What Are the Implications of U.S. Expats Giving Up Their Citizenship?

By Elaine M. Kumpula and Kenneth S. Levinson Apr 30, 2014

Record numbers of Americans and long-term lawful permanent residents (LPRs) are, respectively, relinquishing U.S. citizenship and surrendering their green cards. At least, that’s what a number of recent articles would have us believe. Why are they doing that, and what do potential expatriates need to know and plan for before making that move?


U.S. citizens and LPRs are subject to tax on their worldwide income. Irrespective of where they live, how often (or not) they are physically present in the U.S., or the source of their income, U.S. citizens and LPRs must file U.S. tax returns as a U.S. resident every year and abide by other U.S. tax and reporting obligations. Among those obligations is the requirement to file an annual report relating to foreign bank and other accounts over which those U.S. persons have signature or other authority. This reporting obligation is embodied in the Report of Foreign Bank and Financial Accounts (FBAR). A host of other reporting obligations on U.S. tax returns being filed by these taxpayers is also required, most notably Form 8938, the Statement of Specified Foreign Financial Assets. Interestingly, this form is required of virtually all U.S. tax return filers, even U.S. tax “residents” who only meet the “substantial presence” test. It is also required of nonresident aliens.

In addition to the intrusive, time-consuming reporting required by law, added burdens are about to be imposed on U.S. transferors making many types of payments to accounts of U.S. persons in foreign financial institutions under the Foreign Account Tax Compliance Act (FATCA). This legislation, effective generally for certain payments made on and after July 1, 2014, imposes a broad obligation on U.S. transferors to withhold 30-percent tax on certain payments to foreign financial institutions (and other foreign entities) with respect to U.S. accounts held abroad, unless those recipient institutions or entities agree to disclose to the IRS comprehensive information about the U.S. account owners and various activities within the accounts. It is a complex, and controversial, piece of legislation that imposes new burdens on U.S. owners of foreign accounts and the foreign institutions themselves. While a more detailed discussion of FATCA is beyond the scope of this article, FATCA itself has been cited as a primary explanation for U.S. citizens and LPRs renouncing their citizenship or surrendering their green cards, respectively, in record numbers.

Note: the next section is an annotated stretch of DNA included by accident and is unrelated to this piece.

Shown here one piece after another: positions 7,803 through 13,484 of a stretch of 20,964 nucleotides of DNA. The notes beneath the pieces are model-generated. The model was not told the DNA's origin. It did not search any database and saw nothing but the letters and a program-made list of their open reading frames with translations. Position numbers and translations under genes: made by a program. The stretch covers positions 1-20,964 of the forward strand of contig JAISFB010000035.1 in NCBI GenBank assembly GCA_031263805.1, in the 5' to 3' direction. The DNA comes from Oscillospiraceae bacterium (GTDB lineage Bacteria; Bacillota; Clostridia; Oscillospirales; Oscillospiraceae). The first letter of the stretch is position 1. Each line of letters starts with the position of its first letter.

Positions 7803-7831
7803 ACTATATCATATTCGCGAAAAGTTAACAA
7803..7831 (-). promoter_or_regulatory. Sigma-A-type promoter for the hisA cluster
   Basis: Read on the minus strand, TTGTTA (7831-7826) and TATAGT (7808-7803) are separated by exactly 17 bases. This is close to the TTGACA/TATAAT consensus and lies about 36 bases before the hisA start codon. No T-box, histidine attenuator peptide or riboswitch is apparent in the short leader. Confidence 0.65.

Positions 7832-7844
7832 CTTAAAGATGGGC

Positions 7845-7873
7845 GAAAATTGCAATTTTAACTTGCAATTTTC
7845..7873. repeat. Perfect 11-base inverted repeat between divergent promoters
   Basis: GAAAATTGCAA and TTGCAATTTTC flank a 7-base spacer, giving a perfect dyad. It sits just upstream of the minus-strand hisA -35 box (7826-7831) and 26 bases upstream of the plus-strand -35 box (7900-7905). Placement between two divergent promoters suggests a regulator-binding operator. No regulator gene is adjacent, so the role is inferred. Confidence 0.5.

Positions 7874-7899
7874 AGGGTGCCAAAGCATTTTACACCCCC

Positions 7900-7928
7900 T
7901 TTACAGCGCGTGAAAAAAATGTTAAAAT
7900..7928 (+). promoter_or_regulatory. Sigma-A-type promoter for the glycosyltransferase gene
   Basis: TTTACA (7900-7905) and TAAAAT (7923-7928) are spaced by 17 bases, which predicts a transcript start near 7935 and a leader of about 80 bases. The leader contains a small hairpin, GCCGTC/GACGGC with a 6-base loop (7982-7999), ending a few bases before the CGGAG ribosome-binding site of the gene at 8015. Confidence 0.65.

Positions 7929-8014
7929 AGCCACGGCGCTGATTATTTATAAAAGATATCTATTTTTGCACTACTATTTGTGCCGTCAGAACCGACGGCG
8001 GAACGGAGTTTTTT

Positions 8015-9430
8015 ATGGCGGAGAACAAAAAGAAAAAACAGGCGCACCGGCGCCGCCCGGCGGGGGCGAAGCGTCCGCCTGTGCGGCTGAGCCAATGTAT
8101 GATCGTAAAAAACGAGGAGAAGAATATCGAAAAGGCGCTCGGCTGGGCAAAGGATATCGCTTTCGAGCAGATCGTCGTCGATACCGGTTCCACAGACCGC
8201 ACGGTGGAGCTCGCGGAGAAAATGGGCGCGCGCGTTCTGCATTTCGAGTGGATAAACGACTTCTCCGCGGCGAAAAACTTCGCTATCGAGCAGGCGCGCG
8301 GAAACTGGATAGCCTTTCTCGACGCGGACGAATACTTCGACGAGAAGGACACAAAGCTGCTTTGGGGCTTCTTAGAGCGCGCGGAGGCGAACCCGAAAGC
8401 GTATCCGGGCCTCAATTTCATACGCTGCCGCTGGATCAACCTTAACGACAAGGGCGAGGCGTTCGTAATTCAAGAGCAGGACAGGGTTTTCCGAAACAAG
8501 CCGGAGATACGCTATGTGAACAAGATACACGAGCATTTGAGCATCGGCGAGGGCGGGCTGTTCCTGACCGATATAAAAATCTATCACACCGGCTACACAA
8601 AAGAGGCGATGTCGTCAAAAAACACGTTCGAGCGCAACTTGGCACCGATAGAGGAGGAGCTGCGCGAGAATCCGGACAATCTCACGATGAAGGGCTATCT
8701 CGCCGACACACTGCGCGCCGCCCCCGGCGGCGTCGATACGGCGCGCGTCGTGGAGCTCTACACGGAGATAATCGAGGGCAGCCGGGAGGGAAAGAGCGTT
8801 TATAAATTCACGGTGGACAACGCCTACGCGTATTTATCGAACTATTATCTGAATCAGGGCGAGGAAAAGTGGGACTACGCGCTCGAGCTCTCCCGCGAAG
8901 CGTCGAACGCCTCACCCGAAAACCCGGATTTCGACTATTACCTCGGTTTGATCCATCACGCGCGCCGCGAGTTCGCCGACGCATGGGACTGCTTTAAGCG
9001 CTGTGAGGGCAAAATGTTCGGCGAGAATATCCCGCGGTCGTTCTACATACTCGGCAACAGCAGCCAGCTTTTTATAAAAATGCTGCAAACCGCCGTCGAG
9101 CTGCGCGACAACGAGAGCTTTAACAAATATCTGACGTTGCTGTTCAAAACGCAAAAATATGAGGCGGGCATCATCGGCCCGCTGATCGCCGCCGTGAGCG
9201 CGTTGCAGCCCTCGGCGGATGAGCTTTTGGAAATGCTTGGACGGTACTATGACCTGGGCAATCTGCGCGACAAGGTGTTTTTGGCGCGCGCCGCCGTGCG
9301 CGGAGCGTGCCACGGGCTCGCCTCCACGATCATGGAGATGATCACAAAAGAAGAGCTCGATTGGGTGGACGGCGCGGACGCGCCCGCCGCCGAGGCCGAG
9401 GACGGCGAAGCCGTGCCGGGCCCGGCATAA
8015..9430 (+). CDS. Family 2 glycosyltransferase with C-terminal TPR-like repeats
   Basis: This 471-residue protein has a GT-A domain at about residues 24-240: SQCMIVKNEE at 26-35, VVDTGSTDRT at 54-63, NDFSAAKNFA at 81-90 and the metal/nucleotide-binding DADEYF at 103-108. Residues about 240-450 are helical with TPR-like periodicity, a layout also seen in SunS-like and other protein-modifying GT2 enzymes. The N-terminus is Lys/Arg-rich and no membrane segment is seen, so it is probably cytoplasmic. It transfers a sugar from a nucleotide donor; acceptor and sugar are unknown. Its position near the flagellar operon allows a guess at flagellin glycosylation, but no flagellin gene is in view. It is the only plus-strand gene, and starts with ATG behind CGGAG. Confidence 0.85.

Why Are These Relinquishments/Green Card Surrenders Happening?

The many benefits of having U.S. citizenship or LPR status come with obligations, including the requirements to report worldwide income, and the ownership of, and activity within, various foreign accounts and assets. These obligations are, or should be, known by those persons, and certainly by their tax advisors. Whether or not they agree with the extraterritorial reach of U.S. tax law, it comes with citizenship, LPR status, and tax residency here. But, it is also true that many foreigners who come to the U.S. (and become naturalized citizens, LPRs, or even “residents” under our substantial presence test) do not personally understand the obligations relating to the broad requirements of U.S. tax reporting. Unfortunately, sometimes their tax return preparers do not either. This latter point is especially true when a citizen or LPR is based abroad for business and uses a local tax return preparer in that foreign country to help them comply with local filing requirements. If the local tax return preparer does not know or does not tell the citizen/LPR to be sure to check with a qualified U.S. tax return preparer regarding “pure” U.S. filing obligations, the opportunity for unintentional U.S. noncompliance expands exponentially. Unfortunately, we see this all too often.

Thus, U.S. filers either do not know about their U.S. filing requirements, or they are so frustrated and upset at the escalating time and effort to try to comply with them, that they don’t do so. U.S. taxpayers are also upset that they pay a very high tax rate—among the highest in the world currently in marginal tax terms—on their worldwide income. Lack of knowledge, anger at burdensome reporting, and resentment of high U.S. tax rates comprise three explanations for noncompliance.

There is, however, a fourth explanation for noncompliance. Some U.S. taxpayers, in truth, have affirmatively set up foreign accounts or structures in order to consciously shelter or hide funds or assets from the IRS, and do not intend to report those accounts, assets or income. All the voluntary self-reporting obligations in the world will not change that mindset. These taxpayers’ complaints about FBAR and FATCA reporting obligations are disingenuous. At the same time, the new FATCA rules and disclosure/withholding tax requirements will have a chilling effect on this group’s blatant tax and reporting evasion efforts.